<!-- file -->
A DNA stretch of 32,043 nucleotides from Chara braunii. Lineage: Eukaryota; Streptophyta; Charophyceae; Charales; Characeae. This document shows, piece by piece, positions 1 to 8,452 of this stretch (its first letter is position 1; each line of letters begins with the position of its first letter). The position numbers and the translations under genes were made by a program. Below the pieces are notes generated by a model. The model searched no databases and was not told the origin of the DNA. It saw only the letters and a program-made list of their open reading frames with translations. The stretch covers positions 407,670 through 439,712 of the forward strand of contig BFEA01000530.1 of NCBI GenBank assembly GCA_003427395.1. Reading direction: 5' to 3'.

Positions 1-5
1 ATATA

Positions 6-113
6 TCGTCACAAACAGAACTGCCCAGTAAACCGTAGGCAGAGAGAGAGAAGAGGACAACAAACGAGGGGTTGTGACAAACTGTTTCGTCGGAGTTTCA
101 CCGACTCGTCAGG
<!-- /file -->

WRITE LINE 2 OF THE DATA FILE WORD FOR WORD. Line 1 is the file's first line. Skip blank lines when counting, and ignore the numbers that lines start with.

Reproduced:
Positions 1-5